Once upon a time, on a tree-lined ridge overlooking Lyndonville, a bunch of kids gathered in a red barn. They moved some hay bales around, scared away some angry starlings, and sang and danced their way into the hearts of the Northeast Kingdom.
Over 20 years later, and with a lot of help from volunteers and benefactors, the curtain is still going up on the Vermont Children’s Theater.
Every young person who auditions gets a role, or at least a place in the chorus line. Co-director John Walker, who has had his own professional acting career, says this is a stage where just about every kid can shine—even if they aren’t talented extroverts.
Homeschoolers love this place.
“The fact that the kids get on stage and learn to speak and have some self-esteem and learn some social dynamic skills, creative problem solving, stuff like that, that’s a lesson plan in and of itself,” Walker noted. “And homeschool parents are always looking for that sort of thing and we do that every summer here, so yeah, we have quite a lot of homeschool parents,” he said.
Children with disabilities are also always welcome and often bloom under the footlights. In Beauty and the Beast, Sadie Chamberlain played a singing teapot. She has a mild form of cerebral palsy, but she finds in Vermont Children’s Theater a warm, supportive family.
“Like, they care, but they don’t care in the sense that they know, but they also know that I am a 12-year-old girl just like everyone else,” Sadie said, after she donned an eye-catching costume.
Older teenagers also get the spotlight. Emma O’Reilly plays the lead in West Side Story. As the starry-eyed Maria in love with a gang member, she’s had to work on her Puerto Rican accent.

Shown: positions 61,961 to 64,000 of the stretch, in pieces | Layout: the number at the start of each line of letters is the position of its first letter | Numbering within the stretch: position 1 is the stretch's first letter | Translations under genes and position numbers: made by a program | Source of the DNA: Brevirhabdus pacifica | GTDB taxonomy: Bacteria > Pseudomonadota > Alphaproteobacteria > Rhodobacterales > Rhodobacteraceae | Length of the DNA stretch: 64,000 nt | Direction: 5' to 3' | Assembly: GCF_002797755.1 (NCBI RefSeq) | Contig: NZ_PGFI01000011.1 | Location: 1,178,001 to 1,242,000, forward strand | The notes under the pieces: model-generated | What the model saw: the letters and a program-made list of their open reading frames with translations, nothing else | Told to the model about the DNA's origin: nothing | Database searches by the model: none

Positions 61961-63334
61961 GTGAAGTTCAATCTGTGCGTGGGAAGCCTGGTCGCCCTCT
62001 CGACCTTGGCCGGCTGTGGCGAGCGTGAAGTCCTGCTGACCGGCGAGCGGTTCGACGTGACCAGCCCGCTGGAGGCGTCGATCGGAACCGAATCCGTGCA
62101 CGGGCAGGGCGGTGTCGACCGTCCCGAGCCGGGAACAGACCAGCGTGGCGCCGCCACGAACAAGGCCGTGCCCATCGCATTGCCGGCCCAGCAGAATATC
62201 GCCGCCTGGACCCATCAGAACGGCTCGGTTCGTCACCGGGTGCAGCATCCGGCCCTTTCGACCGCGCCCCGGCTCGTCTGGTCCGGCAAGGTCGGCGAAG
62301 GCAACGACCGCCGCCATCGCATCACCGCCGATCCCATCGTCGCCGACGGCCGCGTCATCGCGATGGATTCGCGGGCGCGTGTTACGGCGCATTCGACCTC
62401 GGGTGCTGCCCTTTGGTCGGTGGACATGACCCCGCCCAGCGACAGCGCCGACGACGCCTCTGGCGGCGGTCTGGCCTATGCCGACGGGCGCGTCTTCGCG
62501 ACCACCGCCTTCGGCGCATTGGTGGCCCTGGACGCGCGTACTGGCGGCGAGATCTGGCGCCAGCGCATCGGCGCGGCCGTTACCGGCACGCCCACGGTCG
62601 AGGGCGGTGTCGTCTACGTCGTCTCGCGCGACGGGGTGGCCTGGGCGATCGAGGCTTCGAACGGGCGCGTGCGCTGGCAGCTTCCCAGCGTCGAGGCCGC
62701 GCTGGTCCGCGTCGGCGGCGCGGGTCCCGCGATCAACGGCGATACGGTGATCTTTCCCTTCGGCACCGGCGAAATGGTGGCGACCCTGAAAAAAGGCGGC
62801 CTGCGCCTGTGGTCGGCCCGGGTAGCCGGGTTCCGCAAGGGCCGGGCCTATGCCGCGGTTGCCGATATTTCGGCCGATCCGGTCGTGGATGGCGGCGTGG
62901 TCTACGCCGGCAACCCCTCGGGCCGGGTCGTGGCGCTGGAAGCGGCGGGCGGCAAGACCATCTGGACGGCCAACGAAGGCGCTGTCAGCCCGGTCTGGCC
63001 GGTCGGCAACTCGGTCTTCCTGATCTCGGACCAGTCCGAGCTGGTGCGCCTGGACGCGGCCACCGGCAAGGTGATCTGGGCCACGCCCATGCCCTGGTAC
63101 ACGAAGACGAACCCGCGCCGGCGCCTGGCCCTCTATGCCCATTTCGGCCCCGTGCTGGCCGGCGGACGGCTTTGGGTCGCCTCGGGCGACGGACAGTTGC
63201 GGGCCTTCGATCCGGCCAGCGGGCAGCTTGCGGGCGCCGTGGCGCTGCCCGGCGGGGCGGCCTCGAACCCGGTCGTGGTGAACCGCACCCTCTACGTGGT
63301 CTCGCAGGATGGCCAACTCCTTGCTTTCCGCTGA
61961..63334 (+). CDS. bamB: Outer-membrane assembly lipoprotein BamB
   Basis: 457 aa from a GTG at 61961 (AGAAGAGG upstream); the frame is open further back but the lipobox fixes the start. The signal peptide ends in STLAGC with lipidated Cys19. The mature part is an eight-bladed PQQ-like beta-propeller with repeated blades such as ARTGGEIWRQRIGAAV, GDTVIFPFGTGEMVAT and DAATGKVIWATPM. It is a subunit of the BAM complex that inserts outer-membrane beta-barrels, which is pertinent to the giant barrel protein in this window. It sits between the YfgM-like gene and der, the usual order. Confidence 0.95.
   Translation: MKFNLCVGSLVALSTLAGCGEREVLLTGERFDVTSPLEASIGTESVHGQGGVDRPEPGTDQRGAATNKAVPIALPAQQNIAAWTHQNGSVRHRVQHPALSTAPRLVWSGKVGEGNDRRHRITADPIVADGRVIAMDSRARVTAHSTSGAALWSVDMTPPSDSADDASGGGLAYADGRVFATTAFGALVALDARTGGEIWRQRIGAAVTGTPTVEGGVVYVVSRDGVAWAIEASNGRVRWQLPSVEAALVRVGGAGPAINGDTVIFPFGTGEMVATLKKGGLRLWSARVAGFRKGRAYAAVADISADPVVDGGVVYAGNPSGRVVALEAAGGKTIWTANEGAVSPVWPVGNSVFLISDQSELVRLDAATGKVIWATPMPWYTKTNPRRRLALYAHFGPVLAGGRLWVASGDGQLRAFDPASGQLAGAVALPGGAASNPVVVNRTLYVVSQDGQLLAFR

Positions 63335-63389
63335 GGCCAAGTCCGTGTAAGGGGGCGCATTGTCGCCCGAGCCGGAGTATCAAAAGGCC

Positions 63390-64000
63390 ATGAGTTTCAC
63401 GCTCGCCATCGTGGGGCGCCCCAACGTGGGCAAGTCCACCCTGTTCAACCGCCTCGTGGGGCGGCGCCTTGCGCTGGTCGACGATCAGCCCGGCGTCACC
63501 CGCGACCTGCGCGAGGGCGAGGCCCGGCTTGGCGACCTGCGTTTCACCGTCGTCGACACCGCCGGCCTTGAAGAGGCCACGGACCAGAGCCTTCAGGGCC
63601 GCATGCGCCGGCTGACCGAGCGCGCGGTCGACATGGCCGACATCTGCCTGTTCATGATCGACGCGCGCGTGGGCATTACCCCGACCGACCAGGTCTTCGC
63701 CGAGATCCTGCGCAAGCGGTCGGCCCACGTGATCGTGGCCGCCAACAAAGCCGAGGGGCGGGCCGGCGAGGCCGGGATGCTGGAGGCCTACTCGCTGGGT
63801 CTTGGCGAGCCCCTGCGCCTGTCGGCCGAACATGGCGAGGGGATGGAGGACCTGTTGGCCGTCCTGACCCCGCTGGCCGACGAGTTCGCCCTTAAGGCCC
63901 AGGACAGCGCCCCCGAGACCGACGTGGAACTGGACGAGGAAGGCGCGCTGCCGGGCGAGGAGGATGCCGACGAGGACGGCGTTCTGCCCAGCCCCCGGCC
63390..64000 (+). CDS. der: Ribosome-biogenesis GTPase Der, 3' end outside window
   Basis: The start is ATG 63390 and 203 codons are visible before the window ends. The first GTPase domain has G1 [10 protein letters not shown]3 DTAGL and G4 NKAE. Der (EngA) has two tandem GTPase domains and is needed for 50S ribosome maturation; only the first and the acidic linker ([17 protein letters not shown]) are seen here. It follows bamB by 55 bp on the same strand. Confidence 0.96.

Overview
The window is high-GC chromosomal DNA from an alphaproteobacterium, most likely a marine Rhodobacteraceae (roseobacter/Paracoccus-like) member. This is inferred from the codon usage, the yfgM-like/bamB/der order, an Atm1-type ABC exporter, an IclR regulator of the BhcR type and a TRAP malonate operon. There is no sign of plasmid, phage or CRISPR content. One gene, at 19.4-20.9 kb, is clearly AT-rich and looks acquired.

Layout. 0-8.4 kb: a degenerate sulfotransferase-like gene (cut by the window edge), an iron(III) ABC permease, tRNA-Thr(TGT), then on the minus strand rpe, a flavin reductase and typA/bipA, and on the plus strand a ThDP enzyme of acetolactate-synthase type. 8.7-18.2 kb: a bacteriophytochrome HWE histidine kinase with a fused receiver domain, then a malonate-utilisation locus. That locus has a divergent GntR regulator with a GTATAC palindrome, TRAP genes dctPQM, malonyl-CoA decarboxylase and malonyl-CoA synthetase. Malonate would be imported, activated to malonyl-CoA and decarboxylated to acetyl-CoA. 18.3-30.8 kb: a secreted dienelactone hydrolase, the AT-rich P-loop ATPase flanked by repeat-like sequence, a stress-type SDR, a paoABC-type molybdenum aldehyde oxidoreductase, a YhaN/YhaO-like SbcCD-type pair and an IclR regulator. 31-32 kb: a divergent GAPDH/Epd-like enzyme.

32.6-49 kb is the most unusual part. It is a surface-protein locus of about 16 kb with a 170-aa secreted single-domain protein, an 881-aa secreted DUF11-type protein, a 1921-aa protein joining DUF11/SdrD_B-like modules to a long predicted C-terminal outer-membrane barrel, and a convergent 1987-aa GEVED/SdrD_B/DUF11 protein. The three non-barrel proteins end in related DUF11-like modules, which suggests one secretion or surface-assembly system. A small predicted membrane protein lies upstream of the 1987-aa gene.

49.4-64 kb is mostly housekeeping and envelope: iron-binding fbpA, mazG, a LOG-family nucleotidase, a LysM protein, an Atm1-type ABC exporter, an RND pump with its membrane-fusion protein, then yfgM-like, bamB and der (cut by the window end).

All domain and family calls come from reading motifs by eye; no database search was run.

“And I say, ‘no not for you, can you keep a secret? Tonight is my wedding night,’” she recited in the green room.
Her crystal clear voice carries the role to the rafters when she sings “I Feel Pretty.”
The 16-year old will perform that show stopper this weekend for the final production of the season.
A petite blonde woman in the lighting booth remembers the first time she was about that age, and walked into this barn. Teddy De George now has children of her own in the theater troupe, but she can remember when she was only 17, and auditioned for a part in Barnum, a musical about the legendary circus man.
“And it was very magical because Barnum is a very magical show. And as we were rehearsing they were building the theater around us and we’d come in and all of a sudden there would be theater chairs, and there was a floor ... First there were just beams and then there was a stage and we were learning the song “One Brick At A Time,” and it was like 'one brick at a time, one single solitary brick.' And we were thinking, 'one board at a time.' That was how the theater was built, one board at a time,” De George recalled.
Glowing red in the setting sun, it’s still standing tall in the middle of a pasture, fueled by kid energy, volunteer muscle, and local generosity.
Vermont Children’s Theater presents the final weekend of West Side Story Friday, July 25 at 7 p.m. and Saturday, July 26 at 2 and 7 p.m.